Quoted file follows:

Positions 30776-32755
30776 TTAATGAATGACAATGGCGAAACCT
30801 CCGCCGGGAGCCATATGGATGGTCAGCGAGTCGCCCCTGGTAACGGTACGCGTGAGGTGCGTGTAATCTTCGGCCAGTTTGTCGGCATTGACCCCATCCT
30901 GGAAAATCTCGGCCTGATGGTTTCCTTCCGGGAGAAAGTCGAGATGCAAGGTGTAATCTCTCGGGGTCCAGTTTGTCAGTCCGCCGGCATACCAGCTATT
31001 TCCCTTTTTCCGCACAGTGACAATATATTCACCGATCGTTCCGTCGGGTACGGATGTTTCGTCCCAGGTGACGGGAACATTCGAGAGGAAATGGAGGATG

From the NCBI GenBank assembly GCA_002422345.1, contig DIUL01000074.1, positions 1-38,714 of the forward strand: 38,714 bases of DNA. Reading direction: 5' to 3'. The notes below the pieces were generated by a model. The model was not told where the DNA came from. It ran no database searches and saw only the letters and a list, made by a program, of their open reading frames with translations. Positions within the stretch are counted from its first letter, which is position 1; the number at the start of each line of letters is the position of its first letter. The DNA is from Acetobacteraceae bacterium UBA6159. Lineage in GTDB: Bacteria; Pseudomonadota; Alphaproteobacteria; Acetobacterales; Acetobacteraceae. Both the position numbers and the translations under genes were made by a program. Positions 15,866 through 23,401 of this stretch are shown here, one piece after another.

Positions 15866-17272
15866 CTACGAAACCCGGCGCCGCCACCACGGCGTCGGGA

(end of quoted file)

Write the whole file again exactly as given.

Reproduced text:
Positions 30776-32755
30776 TTAATGAATGACAATGGCGAAACCT
30801 CCGCCGGGAGCCATATGGATGGTCAGCGAGTCGCCCCTGGTAACGGTACGCGTGAGGTGCGTGTAATCTTCGGCCAGTTTGTCGGCATTGACCCCATCCT
30901 GGAAAATCTCGGCCTGATGGTTTCCTTCCGGGAGAAAGTCGAGATGCAAGGTGTAATCTCTCGGGGTCCAGTTTGTCAGTCCGCCGGCATACCAGCTATT
31001 TCCCTTTTTCCGCACAGTGACAATATATTCACCGATCGTTCCGTCGGGTACGGATGTTTCGTCCCAGGTGACGGGAACATTCGAGAGGAAATGGAGGATG

From the NCBI GenBank assembly GCA_002422345.1, contig DIUL01000074.1, positions 1-38,714 of the forward strand: 38,714 bases of DNA. Reading direction: 5' to 3'. The notes below the pieces were generated by a model. The model was not told where the DNA came from. It ran no database searches and saw only the letters and a list, made by a program, of their open reading frames with translations. Positions within the stretch are counted from its first letter, which is position 1; the number at the start of each line of letters is the position of its first letter. The DNA is from Acetobacteraceae bacterium UBA6159. Lineage in GTDB: Bacteria; Pseudomonadota; Alphaproteobacteria; Acetobacterales; Acetobacteraceae. Both the position numbers and the translations under genes were made by a program. Positions 15,866 through 23,401 of this stretch are shown here, one piece after another.

Positions 15866-17272
15866 CTACGAAACCCGGCGCCGCCACCACGGCGTCGGGA